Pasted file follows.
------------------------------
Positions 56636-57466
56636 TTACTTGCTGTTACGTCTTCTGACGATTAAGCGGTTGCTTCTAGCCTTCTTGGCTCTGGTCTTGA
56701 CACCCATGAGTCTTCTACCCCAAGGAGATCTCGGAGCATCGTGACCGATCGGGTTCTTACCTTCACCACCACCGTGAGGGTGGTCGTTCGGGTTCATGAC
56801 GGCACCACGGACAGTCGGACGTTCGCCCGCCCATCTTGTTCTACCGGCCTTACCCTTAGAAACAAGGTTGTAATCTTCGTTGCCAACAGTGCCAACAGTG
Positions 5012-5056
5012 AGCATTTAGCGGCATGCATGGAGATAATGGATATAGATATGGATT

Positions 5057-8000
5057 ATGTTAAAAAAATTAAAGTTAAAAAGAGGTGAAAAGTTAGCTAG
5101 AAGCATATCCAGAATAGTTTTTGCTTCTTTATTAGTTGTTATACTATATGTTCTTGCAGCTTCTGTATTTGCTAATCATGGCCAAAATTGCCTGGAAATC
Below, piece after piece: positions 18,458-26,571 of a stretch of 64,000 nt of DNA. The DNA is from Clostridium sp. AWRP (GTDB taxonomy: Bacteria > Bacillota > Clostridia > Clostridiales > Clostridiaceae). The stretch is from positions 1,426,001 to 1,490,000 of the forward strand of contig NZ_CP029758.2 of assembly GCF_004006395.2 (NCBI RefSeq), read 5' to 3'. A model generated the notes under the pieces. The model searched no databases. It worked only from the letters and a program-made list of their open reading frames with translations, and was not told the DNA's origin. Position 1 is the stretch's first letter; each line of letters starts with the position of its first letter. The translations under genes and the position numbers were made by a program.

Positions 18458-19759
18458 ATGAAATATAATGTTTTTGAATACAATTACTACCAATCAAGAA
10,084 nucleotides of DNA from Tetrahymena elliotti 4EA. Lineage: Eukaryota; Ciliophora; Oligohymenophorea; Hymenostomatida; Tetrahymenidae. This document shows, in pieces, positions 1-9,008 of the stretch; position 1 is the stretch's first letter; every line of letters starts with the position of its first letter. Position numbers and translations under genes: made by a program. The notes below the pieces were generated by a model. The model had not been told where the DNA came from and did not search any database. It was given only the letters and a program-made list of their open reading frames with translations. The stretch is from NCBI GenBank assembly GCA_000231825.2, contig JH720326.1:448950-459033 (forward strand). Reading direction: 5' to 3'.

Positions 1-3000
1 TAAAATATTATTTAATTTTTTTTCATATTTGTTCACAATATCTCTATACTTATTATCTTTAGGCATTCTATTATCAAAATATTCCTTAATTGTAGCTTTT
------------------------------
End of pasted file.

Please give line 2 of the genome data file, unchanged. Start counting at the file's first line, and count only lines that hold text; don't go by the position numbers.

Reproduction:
56636 TTACTTGCTGTTACGTCTTCTGACGATTAAGCGGTTGCTTCTAGCCTTCTTGGCTCTGGTCTTGA